Charities: Hizb ut-Tahrir
Margaret Moran (Luton South, Labour)
To ask the Minister for the Cabinet Office how many investigations under the Charities Act 2006 the Charity Commission has conducted relating to breaches of articles on the grounds of (a) political activity and (b) providing a platform to Hizb ut-Tahrir and associated groups; and how many (i) mosques and (ii) other charitable organisations have had their charitable status revoked following investigations of each type.
Angela Smith (Minister of State (Third Sector), Cabinet Office; Basildon, Labour)
The information requested falls within the responsibility of the Charity Commission. I have asked the Commission to reply.
Letter from Andrew Hind, dated
As the Chief Executive of the Charity Commission, I have been asked to respond to your written Parliamentary Question (318531) on how many investigations under the Charities Act the Charity Commission has conducted relating to breaches of articles on the grounds of (a) political activity and (b) providing a platform to Hizb ut-Tahrir and associated groups; and how many (i) mosques and (ii) other charitable organisations have had their charitable status revoked following investigations of each type.
Your question refers to 'investigations'. It may be helpful to provide some background information on the way in which we carry out our investigatory compliance work, which has changed significantly over recent years. Prior to our strategic review in 2005, our practice was to carry out all investigations as formal statutory inquiries under section 8 of the Charities Act 1993. We now carry out a wider range of compliance work dealing with problems in charities. This includes assessment cases, monitoring, non-statutory investigations that we call regulatory compliance cases, as well as section 8 statutory inquiries. We now reserve statutory inquiries only for the most serious cases of regulatory concern. Last year, for example, we conducted 1,504 assessment cases and 211 monitoring cases, and completed 167 regulatory compliance cases and 21 statutory inquiries.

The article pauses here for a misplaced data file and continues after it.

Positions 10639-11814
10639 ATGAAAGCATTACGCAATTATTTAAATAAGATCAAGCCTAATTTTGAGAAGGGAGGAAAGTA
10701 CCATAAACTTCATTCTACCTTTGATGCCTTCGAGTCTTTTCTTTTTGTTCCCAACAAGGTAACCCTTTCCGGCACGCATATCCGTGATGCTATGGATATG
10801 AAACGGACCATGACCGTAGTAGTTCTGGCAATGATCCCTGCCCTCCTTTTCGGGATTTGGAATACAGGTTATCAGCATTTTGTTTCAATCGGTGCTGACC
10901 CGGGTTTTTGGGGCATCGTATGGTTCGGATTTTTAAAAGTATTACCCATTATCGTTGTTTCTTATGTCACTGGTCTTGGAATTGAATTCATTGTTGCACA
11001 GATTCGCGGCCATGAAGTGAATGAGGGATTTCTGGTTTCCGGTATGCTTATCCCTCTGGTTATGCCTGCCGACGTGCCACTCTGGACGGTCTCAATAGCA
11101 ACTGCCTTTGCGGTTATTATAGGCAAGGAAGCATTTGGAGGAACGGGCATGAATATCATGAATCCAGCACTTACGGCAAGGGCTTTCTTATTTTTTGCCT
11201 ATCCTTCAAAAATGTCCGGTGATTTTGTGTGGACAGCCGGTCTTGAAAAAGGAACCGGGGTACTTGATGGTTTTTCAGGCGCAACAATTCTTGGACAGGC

The statistical information we hold for the purposes of our investigations is not designed to identify the sort of data you are looking for. However, I have looked at our statistics for both non-statutory investigations and statutory inquiries for the last three complete financial years going back to 2006-07 and can provide the following information.
In relation to (a), we have carried out 29 investigations regarding political activity since 2006-07, out a total of 736 investigations. These 29 investigations were to examine allegations or concerns about inappropriate political activity and campaigning by charities, or charities making political donations or giving support to a political party. I should point out that revocation of charitable status is not a legal remedy if a charity has broken political campaigning rules. Our role in these cases is to make good the breach (for example, to ensure inappropriate payment by a charity to a political party is repaid) and ensure steps are taken to prevent recurrence.
As you may know, charities can campaign and undertake political activity but cannot have political purposes. If we find that an organisation, although registered as a charity, does in fact have a political purpose, it cannot be a charity in law. In these cases, we would remove the organisation from the Register of Charities because it was never in fact a charity. Our records show that we have removed two charities from the Register on this basis: one in October 2001 and the other in July 2004. Regarding part (i) of your question, I can confirm that neither of these organisations were mosques.
In relation to (b), our statistical information does not allow us to readily identify on a historical basis cases regarding allegations that a charity may have provided a platform to Hizb ut-Tahrir. However, I can confirm that we have no current statutory or non-statutory investigations into such concerns.
I hope this is a helpful response to your question.